Commenting on article V of the BFM 2000, Danny Akin argues that we should accept the biblical tension and recognize that extreme positions on either side are biblically unbalanced and theologically unhealthy (Baptist Faith and Message 2000, 49). Southern Baptist theologian Timothy George wondered: “I don’t know who does more damage to our Baptist fellowship: the rabid anti-Calvinists who slander and stereotype all Reformed theology as hyper-Calvinism, or some of the Calvinists who want to tweak the leaves of the tulip so tightly that in their desire to defend the doctrines of grace, they have forgotten to be gracious.” (Southern Baptist Identity, 96). We may not be able to settle each of the “five points” to our satisfaction, but we do know that the Bible is clear in condemning a divisive and uncharitable spirit.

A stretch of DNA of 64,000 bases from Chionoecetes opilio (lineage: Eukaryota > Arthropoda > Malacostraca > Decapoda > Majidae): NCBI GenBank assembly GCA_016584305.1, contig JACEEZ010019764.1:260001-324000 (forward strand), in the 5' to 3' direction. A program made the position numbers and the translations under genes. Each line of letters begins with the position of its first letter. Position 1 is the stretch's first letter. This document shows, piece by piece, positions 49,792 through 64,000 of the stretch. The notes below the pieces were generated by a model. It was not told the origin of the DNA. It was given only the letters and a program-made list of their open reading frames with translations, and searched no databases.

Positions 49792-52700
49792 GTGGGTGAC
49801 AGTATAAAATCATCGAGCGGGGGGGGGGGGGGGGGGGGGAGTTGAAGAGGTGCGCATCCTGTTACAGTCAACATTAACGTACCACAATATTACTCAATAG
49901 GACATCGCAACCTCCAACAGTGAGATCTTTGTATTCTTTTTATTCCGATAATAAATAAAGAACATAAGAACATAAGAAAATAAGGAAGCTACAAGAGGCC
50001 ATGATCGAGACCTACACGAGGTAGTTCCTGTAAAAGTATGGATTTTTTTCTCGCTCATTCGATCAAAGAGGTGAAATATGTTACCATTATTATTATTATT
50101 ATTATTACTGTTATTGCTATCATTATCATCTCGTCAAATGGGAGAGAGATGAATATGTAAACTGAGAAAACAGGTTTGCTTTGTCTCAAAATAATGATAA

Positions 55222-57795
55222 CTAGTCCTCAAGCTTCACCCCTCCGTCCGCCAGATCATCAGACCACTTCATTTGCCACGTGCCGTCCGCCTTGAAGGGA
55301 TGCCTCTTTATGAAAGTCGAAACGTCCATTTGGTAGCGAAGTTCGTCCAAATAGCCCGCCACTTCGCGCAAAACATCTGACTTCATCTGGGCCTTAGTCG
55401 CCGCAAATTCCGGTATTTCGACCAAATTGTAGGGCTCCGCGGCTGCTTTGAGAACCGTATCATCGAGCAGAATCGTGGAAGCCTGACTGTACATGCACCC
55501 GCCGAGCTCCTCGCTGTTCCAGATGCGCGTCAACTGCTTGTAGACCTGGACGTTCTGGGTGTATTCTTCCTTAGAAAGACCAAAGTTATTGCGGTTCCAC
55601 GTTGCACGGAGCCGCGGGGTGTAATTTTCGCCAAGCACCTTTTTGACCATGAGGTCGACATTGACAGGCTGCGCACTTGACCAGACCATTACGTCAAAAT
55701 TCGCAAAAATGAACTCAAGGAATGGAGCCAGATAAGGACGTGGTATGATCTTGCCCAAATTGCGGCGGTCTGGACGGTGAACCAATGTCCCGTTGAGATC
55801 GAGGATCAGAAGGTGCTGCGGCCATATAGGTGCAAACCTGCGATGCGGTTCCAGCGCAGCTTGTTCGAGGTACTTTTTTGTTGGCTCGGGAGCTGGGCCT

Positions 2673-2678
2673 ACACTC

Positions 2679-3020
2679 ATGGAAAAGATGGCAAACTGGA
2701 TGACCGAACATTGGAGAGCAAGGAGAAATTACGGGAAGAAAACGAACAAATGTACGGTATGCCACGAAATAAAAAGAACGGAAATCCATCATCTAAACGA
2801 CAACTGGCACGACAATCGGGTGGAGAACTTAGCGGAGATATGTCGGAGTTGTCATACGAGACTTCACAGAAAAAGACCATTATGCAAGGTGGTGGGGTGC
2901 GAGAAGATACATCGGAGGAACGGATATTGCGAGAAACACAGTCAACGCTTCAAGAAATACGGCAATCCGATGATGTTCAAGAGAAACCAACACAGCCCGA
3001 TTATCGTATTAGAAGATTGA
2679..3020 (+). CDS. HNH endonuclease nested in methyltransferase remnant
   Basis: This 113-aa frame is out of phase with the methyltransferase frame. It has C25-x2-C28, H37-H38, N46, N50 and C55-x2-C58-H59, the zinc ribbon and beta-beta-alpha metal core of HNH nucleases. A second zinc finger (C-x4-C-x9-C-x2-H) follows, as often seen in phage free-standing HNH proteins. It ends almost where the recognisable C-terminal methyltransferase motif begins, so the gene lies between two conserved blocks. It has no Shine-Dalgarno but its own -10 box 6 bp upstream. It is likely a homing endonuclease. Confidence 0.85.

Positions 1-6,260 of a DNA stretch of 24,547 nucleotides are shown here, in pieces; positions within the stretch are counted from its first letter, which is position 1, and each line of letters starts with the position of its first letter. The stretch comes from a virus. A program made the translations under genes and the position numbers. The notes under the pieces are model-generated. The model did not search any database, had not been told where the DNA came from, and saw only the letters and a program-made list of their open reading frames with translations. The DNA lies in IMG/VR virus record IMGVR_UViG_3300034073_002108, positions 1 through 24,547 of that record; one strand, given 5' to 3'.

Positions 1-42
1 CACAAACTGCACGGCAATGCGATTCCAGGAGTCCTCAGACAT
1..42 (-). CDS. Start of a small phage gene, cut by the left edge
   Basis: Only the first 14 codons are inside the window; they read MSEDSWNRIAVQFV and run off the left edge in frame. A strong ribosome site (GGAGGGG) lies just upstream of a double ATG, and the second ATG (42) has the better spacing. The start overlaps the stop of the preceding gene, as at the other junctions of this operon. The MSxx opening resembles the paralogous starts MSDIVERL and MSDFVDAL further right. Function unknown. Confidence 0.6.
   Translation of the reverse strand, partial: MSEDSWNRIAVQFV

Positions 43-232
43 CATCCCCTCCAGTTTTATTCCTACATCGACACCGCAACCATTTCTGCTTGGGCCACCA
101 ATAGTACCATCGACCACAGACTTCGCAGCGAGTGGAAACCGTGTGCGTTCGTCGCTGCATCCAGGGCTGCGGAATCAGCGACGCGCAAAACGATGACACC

We should be thankful that the BFM 2000 stands in the longer, more gospel and mission-centric historical tradition, affirming and allowing the presence of both Calvinists and non-Calvinists in the convention. There isn’t just one theological stream or tradition in Baptist life, there are many—including fundamentalists, revivalists, orthodox Evangelicals, Calvinists, Molinists, and everything in between.

In 2013, the Calvinism Advisory Committee of the Southern Baptist Convention presented a report entitled “Truth, Trust, and Testimony in a Time of Tension” which stated,

“Southern Baptists are Great Commission people. We are also a doctrinal people, and those doctrinal convictions undergird our Great Commission vision and passion. We are a confessional people, who stand together upon the doctrines most vital to us all, confessed together in The Baptist Faith and Message.”

This is an important statement to consider. Many pastors in the next generation will find themselves opting for modified positions all across the spectrum.